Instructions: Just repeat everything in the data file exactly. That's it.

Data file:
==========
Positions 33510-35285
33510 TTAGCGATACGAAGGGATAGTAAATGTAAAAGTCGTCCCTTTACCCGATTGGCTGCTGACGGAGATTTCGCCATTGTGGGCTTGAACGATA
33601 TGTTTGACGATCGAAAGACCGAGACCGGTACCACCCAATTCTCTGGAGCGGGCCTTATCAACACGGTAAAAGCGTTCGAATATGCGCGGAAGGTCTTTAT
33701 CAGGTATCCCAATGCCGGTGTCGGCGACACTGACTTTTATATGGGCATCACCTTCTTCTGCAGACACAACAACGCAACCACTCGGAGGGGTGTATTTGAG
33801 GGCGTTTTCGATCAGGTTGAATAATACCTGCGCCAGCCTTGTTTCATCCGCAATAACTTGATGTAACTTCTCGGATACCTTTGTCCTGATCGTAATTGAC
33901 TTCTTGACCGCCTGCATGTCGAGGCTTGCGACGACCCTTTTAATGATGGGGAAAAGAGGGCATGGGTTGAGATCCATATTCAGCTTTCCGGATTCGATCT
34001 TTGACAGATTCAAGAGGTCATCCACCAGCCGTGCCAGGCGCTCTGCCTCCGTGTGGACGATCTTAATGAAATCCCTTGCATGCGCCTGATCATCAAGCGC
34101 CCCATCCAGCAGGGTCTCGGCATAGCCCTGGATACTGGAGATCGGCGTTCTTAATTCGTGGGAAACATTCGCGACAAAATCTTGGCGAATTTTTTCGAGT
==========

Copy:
Positions 33510-35285
33510 TTAGCGATACGAAGGGATAGTAAATGTAAAAGTCGTCCCTTTACCCGATTGGCTGCTGACGGAGATTTCGCCATTGTGGGCTTGAACGATA
33601 TGTTTGACGATCGAAAGACCGAGACCGGTACCACCCAATTCTCTGGAGCGGGCCTTATCAACACGGTAAAAGCGTTCGAATATGCGCGGAAGGTCTTTAT
33701 CAGGTATCCCAATGCCGGTGTCGGCGACACTGACTTTTATATGGGCATCACCTTCTTCTGCAGACACAACAACGCAACCACTCGGAGGGGTGTATTTGAG
33801 GGCGTTTTCGATCAGGTTGAATAATACCTGCGCCAGCCTTGTTTCATCCGCAATAACTTGATGTAACTTCTCGGATACCTTTGTCCTGATCGTAATTGAC
33901 TTCTTGACCGCCTGCATGTCGAGGCTTGCGACGACCCTTTTAATGATGGGGAAAAGAGGGCATGGGTTGAGATCCATATTCAGCTTTCCGGATTCGATCT
34001 TTGACAGATTCAAGAGGTCATCCACCAGCCGTGCCAGGCGCTCTGCCTCCGTGTGGACGATCTTAATGAAATCCCTTGCATGCGCCTGATCATCAAGCGC
34101 CCCATCCAGCAGGGTCTCGGCATAGCCCTGGATACTGGAGATCGGCGTTCTTAATTCGTGGGAAACATTCGCGACAAAATCTTGGCGAATTTTTTCGAGT